Some people claim they’re mad at God. For one lady, it was because God hasn’t heard her prayer to win the state lottery—even though she hasn’t for once purchased the lottery ticket. You see, you can’t just wish for stuff to happen and it happens. God isn’t going to spoon-feed you, give you a nice shower and tuck you to bed. You must apply yourself, too.
Experts say that many use as little as only 10 percent of their natural endowments. Imagine how much better we’ll be if we try to apply even half of our talent. Who would tolerate their vehicle operating at 10 percent of its capacity? Talents are given to be used and not abused, hidden away, locked inside a hutch or buried in a clean cloth. Today’s parable asks us to be positive, be proactive, take action and avoid fearful or lazy inaction. As an eschatological parable, heaven is presented as the prize for our stewardship of God’s gifts, not just idle faith. The motif of this story coupled with the use of the word “talent” in the storyline led to the revision in English language of the use of the term “talent” to describe natural ability or endowment. Talent originally meant “a measure of weight.” A talent, as used in the passage, is equivalent to 15 years’ wage—thus a huge sum. Not a single one of us is without a talent, which we ought to put to use by making the choice to apply ourselves.
The Master in today’s parable praises the first and second servants for using their talent but reprimands the third for inaction, which he described as wicked and lazy. But let’s examine this little guy who received one talent. From the beginning of the story, we learn that he wasn’t a genius, but a man of little ability. Therefore, the Master, not wanting to leave him empty-handed, gave him one talent, corresponding to his ability. Observe that his gift was small, making his task the easiest and his responsibility the least. His neglect is therefore reckoned most inexcusable. About him, Fulton Sheen says: the refusal to help because we cannot be leaders; the refusal to do anything out of the miserable fear of being mediocre or because we cannot do much is what is called in spirituality—acedia or spiritual laziness. Acedia impoverishes life at its core, resulting in crass tepidity about loving God and neighbor. Laziness in doing good is equivalent to premature death. To withhold or neglect any help we can give because it won’t be much is to cuddle misery and hopelessness. Today’s neglect cannot be compensated tomorrow without neglecting tomorrow’s work. If violence slays thousands, supine negligence slays even millions (Sheen).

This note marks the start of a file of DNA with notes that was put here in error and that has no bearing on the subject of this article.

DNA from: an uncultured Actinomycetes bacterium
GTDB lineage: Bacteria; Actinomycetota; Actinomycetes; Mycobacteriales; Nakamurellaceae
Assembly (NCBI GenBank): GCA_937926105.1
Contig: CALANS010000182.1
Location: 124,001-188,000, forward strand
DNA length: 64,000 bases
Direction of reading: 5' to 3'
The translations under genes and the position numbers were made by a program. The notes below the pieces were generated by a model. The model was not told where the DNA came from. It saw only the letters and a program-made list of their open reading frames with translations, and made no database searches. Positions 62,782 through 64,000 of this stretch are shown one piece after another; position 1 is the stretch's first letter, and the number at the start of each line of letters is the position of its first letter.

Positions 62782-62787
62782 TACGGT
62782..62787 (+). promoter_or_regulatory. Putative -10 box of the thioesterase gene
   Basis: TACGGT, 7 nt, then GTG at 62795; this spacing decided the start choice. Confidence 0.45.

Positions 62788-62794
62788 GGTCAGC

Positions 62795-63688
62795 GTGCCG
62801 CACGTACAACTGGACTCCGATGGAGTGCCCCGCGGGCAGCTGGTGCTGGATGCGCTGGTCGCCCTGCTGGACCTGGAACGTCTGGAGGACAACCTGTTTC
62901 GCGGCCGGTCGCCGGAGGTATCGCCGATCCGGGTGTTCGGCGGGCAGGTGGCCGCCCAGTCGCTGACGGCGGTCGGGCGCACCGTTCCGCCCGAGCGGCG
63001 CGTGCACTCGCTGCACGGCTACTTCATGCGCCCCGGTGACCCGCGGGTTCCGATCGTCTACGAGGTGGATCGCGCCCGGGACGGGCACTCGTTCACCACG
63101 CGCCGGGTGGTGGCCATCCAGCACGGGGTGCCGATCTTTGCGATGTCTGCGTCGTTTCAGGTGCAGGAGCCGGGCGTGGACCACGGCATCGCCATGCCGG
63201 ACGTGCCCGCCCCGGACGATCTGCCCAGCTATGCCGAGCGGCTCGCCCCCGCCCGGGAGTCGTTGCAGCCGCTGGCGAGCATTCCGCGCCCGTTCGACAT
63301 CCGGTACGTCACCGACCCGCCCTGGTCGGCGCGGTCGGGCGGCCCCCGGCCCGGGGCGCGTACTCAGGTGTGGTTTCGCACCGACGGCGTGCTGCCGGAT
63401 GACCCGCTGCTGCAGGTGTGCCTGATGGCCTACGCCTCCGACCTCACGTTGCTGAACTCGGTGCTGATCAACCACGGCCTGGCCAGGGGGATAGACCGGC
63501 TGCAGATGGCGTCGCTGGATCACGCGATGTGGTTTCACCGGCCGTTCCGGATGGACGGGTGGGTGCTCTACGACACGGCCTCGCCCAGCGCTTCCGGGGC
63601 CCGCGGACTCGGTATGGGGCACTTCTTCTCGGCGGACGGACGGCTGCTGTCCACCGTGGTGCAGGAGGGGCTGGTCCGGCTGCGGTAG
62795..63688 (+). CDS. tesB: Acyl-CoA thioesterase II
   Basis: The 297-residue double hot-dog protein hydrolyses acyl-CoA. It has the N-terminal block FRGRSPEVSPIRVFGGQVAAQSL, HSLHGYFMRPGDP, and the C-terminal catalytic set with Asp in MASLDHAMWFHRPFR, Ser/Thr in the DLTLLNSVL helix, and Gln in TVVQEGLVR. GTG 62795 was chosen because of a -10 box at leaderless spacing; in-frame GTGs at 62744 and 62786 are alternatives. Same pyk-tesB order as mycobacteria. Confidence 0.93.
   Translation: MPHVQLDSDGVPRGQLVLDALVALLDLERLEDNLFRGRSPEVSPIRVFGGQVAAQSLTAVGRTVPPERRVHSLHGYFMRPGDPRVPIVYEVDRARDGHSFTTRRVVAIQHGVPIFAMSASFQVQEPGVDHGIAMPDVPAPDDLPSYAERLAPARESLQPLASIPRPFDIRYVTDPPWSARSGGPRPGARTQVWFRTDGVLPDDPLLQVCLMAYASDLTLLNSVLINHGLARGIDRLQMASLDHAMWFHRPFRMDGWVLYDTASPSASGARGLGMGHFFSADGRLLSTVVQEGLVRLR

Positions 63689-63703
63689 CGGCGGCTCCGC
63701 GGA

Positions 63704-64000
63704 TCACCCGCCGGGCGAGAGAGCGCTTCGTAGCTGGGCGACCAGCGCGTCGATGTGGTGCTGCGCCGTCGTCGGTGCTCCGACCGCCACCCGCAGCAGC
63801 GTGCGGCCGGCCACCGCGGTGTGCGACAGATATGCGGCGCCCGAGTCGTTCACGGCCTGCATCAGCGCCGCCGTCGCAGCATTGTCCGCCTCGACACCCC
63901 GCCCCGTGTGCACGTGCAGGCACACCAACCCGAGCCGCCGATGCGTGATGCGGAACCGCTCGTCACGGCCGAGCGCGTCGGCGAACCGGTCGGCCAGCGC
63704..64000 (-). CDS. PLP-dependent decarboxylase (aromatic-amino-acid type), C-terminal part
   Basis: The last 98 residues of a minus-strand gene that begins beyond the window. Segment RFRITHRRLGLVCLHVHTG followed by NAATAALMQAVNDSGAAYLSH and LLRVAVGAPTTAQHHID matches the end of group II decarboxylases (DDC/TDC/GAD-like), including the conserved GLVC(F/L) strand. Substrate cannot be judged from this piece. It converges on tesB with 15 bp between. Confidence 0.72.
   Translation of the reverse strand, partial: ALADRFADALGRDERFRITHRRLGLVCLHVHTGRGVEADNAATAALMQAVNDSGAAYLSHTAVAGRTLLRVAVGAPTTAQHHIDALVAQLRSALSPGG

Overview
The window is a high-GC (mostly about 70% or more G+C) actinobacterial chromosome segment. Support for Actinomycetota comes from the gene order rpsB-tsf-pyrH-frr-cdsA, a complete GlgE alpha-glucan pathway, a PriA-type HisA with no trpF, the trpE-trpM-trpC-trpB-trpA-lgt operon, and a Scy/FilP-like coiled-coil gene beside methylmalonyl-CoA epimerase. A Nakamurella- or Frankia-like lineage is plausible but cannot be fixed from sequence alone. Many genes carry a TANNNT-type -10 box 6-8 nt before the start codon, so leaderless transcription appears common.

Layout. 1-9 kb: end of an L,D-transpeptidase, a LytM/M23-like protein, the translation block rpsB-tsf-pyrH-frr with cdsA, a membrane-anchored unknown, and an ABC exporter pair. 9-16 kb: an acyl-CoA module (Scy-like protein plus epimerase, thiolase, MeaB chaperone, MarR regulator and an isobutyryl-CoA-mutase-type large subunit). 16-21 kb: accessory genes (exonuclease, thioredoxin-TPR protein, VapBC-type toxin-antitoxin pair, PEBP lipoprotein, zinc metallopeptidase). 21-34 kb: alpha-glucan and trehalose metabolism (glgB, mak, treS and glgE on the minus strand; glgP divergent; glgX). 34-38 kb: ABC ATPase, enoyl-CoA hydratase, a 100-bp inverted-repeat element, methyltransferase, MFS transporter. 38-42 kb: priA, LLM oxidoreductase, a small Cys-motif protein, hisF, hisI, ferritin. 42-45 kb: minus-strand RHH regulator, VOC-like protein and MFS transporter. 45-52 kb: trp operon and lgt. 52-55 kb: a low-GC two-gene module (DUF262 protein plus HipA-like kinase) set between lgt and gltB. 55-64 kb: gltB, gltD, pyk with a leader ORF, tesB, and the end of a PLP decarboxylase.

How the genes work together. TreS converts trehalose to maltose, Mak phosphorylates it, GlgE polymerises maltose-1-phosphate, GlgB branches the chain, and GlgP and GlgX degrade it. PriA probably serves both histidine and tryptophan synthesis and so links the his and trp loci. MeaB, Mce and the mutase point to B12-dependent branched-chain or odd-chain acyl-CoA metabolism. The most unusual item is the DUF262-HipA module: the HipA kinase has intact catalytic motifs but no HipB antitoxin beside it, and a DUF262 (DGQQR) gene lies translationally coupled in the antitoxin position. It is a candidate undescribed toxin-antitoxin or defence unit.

Are you a young man who would love to be a priest but afraid you cannot preach like Bishop Barron? Do you know a woman who loves to sing but won’t join the choir because she’s afraid she’s not gifted with a golden voice like Celine Dion? Such do-nothings are the first to wickedly complain about how horribly the choir sings or how badly priests preach. Like the lazy servant, they become wicked the moment they start blaming or blurting off accusations, like: “I know you’re a demanding man.” The sharp rebuke against the lazy servant is a warning to us that if we leave our garden untended it would be overgrown with weeds. Also, we never receive new graces until we have used up those we have.
Did you notice that the Master rewarded the servants not in proportion to the talents they made? Rather, because they made effort, each received the same compliment: “Well done...enter into your Master’s joy” (Matt 25:21). The great Oklahoman, Booker T. Washington is quoted as saying: “Success is to be measured not so much by the position one reached in life as by the obstacles one overcame while trying to succeed.” Apply yourself, use your talent in gratitude to the Giver, and throw in the net for a catch. The Lord will grant you increase, bringing you home to heaven.
Fr. Chukwudi Jo Okonkwo